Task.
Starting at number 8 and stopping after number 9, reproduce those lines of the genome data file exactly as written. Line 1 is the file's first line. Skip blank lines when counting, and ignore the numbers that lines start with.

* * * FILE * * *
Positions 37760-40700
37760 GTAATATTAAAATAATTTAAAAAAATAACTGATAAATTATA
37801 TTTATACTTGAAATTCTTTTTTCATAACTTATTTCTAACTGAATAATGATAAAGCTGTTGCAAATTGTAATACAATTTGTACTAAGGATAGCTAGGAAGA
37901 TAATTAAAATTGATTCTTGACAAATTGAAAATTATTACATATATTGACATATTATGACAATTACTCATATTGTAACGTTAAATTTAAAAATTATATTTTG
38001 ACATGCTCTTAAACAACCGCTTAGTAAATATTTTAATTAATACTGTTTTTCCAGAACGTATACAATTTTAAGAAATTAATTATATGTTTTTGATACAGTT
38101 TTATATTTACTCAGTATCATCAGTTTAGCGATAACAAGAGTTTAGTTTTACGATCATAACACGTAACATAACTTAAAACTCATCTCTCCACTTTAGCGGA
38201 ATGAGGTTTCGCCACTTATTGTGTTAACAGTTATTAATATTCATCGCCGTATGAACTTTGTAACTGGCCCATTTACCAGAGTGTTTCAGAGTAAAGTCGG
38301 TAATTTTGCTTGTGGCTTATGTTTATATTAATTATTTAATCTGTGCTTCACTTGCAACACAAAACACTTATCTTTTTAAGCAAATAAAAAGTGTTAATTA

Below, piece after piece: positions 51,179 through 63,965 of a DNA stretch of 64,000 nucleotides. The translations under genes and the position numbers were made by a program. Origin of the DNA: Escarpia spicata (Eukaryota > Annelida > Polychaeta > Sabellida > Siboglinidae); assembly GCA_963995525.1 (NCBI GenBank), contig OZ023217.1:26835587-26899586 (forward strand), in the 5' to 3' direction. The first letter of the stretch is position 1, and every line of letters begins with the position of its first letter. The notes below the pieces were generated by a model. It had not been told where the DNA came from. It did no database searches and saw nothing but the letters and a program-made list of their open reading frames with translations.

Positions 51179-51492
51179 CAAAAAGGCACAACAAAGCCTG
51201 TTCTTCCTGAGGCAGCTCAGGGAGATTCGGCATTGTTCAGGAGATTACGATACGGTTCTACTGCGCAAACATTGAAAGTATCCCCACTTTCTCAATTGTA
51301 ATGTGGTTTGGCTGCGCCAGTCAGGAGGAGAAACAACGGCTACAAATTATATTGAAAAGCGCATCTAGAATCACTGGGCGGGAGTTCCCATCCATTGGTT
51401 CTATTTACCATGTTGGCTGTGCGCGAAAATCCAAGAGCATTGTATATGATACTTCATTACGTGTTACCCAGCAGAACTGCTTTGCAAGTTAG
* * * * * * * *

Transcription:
38301 TAATTTTGCTTGTGGCTTATGTTTATATTAATTATTTAATCTGTGCTTCACTTGCAACACAAAACACTTATCTTTTTAAGCAAATAAAAAGTGTTAATTA

Below, piece after piece: positions 51,179 through 63,965 of a DNA stretch of 64,000 nucleotides. The translations under genes and the position numbers were made by a program. Origin of the DNA: Escarpia spicata (Eukaryota > Annelida > Polychaeta > Sabellida > Siboglinidae); assembly GCA_963995525.1 (NCBI GenBank), contig OZ023217.1:26835587-26899586 (forward strand), in the 5' to 3' direction. The first letter of the stretch is position 1, and every line of letters begins with the position of its first letter. The notes below the pieces were generated by a model. It had not been told where the DNA came from. It did no database searches and saw nothing but the letters and a program-made list of their open reading frames with translations.